For those of us who grew up in India or attended Indian schools abroad 26th January was an amazing day, a day filled with the promise of sleeping in extra (after attending the 7 am flag hoisting ceremony of course) and playing with our friends and if it landed on a Friday that was ‘Sone pe suhaga!’
Now that I’m all grown up I’ve been trying to get a deeper understanding of what this day stands for. We all know Republic Day is celebrated because of the Indian constitution. The constitution is what gives us the freedom of speech, expression, movement and the right to quality to practice any religion, profession and marry whom we want. The constitution came into force on January 26, 1950, about two and a half year after attaining independence from the British Raj. But do you know that even after the British left, their rules stayed? Not just theirs, countries that did not rule us also made a mark on Independent India by influencing our constitution. Countries like Canada, the USA, Australia and Ireland to name a few have impacted our constitution and are responsible for how our rights as Indian Citizens work.
Speaking of Indian citizens, a friend of mine recently traded in her Indian citizenship for another. Her new passport is one of the strongest in the world and she can spontaneously travel to most countries without visa hassles like the rest of us. And yet she was unhappy. Why? Because she was giving up a part of her and she could no longer go to her motherland without a visa. And that is the rule as per our constitution.
This law might seem unfair, especially compared to countries that allow their citizens to hold two passports. But in our case, it had to be done to give equal rights to all Indians overlooking caste, cultural and creed, an issue, which was made worse by the British ‘divide and conquer’ strategy. Which is ironical since this rule of allegiance to a single Union in our constitution was adopted from them.
I come across an insane number of people who think India allows dual citizenship. As a matter of fact, it does not, so those of you who have a Hong Kong passport, technically you seized to be an Indian citizen the minute you gave up your passport.
If you are still wondering why people think India has dual citizenship it’s because they often mistake it for the Overseas Citizenship of India (OCI), which gives financial benefits but takes away your right to vote.
I come across an insane number of people who think India allows dual citizenship. As a matter of fact it does not, so those of you who have a Hong Kong passport, technically you seized to be an Indian citizen the minute you gave up your passport.
To vote you have to be an Indian citizen or at least a non-resident one. Most of us here are Non-Residing Indian’s (NRI), due to which we have more rights that OCI’s but obviously less than our fellow Indians back home. For instance, we are allowed to vote but we have to go to India to do it. In many countries, non-resident citizens send in their ballots online, via email or just by going over to their respective consulates. Luckily India passed a bill in the Lok Sabha to grant overseas Indians proxy voting for the first time in the 2019 elections provided the bill passes through the Rajya Sabha next month.Besides voting, there are other laws that affect the NRIs. In the technical sense, the term NRI is only applicable as per the tax laws, exempting long term non-residents from paying income tax, a benefit ecstatically looked at. But on the other hand, did you know Non-Resident Indians are ineligible to file applications under the Right to Information Act?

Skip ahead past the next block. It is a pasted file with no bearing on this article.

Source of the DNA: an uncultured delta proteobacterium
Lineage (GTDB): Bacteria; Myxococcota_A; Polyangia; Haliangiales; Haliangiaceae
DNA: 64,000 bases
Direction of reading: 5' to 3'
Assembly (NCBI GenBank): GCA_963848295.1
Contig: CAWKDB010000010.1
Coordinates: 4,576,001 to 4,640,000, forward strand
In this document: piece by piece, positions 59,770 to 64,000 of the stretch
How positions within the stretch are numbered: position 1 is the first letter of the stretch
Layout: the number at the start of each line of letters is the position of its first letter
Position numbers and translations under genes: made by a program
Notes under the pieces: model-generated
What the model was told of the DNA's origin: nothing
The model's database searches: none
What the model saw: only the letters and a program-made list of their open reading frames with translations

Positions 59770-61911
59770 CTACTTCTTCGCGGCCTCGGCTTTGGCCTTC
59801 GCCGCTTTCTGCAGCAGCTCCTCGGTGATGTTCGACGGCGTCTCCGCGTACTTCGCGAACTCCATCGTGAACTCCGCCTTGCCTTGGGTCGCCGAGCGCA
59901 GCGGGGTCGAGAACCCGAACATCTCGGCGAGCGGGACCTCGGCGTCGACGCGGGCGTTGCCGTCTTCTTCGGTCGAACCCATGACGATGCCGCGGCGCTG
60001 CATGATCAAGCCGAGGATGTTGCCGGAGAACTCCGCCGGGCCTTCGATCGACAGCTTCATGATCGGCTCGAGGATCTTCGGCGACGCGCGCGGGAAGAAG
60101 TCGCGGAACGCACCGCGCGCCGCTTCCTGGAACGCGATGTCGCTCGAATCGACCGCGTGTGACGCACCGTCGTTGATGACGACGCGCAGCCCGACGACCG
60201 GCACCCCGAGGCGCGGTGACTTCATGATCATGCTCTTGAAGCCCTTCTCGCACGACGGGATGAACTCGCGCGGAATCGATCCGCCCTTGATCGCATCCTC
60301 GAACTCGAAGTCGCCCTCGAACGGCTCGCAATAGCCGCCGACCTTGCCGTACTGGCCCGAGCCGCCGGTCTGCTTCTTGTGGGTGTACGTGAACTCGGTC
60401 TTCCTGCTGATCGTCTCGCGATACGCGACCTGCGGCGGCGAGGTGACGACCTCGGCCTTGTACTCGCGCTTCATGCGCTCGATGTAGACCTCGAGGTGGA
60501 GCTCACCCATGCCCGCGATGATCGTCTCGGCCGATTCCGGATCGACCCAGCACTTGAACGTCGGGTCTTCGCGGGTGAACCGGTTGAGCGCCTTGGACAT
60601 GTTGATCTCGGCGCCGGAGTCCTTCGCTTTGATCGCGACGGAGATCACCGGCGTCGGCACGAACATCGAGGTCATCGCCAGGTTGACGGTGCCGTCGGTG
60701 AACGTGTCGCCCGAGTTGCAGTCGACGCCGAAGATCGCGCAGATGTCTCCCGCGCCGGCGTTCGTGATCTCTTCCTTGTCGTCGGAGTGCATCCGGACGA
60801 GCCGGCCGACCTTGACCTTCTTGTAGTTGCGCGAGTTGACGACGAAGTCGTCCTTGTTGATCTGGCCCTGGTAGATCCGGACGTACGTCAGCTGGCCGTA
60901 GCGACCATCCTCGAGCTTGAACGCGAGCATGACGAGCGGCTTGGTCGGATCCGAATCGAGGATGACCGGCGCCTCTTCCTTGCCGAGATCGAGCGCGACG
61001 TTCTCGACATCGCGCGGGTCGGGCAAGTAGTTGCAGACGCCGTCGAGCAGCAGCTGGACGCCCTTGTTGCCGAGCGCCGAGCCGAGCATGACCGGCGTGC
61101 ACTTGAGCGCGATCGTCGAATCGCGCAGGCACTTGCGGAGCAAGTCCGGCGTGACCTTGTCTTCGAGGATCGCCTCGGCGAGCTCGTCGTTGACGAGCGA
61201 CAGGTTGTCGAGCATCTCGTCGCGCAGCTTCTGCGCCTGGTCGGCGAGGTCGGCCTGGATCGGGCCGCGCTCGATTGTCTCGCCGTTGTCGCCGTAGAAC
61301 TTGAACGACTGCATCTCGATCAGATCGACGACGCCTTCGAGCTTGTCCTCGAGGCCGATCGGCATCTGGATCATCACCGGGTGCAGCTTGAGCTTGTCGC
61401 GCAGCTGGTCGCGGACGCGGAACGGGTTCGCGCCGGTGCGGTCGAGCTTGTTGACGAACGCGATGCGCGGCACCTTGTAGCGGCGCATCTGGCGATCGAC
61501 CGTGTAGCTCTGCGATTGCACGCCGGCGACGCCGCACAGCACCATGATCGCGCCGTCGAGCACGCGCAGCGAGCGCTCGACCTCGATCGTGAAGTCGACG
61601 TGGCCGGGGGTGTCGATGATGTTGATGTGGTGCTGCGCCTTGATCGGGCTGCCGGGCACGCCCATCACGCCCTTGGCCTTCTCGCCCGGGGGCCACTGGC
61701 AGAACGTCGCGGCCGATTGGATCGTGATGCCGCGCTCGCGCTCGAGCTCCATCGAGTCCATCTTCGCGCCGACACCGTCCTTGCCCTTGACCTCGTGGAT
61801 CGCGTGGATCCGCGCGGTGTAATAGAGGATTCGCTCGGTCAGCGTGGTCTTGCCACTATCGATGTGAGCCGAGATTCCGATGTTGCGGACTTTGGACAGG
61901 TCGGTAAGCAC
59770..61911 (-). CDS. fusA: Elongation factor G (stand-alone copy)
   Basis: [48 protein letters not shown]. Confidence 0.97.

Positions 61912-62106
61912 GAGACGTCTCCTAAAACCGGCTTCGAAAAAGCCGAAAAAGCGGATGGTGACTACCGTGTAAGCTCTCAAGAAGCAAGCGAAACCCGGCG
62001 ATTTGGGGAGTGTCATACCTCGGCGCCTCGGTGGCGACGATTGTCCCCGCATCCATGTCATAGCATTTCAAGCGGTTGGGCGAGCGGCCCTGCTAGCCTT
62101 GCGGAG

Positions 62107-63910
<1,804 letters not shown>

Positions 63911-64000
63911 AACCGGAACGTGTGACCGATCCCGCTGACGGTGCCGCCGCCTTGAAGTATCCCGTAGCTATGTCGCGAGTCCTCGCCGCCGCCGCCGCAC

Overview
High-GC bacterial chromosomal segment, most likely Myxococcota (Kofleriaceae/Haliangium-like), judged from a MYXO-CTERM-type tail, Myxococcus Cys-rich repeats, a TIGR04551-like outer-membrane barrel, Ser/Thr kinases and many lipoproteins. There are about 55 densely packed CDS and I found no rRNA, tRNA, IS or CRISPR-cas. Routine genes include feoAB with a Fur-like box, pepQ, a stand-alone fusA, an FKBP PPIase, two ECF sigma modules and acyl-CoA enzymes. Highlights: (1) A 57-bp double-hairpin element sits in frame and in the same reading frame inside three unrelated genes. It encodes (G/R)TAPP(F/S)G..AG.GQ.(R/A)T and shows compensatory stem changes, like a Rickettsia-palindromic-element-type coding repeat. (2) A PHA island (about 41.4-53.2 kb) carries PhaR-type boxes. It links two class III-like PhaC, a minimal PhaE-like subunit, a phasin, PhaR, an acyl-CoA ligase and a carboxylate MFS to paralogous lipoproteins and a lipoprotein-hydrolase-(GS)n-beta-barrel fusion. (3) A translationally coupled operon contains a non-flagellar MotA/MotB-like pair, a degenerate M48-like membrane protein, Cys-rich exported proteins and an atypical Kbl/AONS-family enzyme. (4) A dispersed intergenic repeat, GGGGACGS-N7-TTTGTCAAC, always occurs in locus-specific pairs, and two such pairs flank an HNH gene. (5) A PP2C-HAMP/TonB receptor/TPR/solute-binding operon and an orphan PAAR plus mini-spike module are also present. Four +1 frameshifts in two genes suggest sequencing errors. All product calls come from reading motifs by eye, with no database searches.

Besides voting there are other laws that affect the NRIs. In the technical sense the term NRI is only applicable as per the tax laws, exempting long term non-residents from paying income tax, a benefit ecstatically looked at. But on the other hand did you know Non-Resident Indians are ineligible to file applications under the Right to Information Act?
While NRI’s enjoy the benefits of tax free NRE and NRO accounts to remit money from abroad, they cannot start a Limited company in India without a resident on board nor can they buy agricultural or farm land. This is in accordance with FEMA, the Foreign Exchange Management Act, which applies to all investments made by NRIs.
As NRI’s based in Hong Kong, you might also find it interesting to know that there are some Asian influences on our constitution as well. For example our judicial system takes the ‘procedure established by law’ act from Japan, which means procedure laid down by statute or procedure prescribed by the law of the state.
This goes to show how our constitution is an amalgamation of laws from around the world knotted together with the Indian psyche to govern the diverse population of India, making it the longest one in the world. In 2015, November 26 was declared as ‘Constitution Day’ because the constitution was actually adopted on November 26, 1949 but came into effect two months later.
70 years later here we are, and we have to realise that India is Sovereign Socialist Secular Democratic Republic and rights we enjoy because of our constitution is not something that comes easy to everyone around the world. It is okay to complain about the laws we dislike, but it’s also important to appreciate the good ones. I leave you with this quote from Dr Bhimrao Ramji Ambedkar, the Chairman of the constitution drafting committee, “Law and order are the medicine of the body politic, and when the body politic gets sick, medicine must be administered.”
Happy Republic Day and Jai Hind!
Komal R. Lakhani
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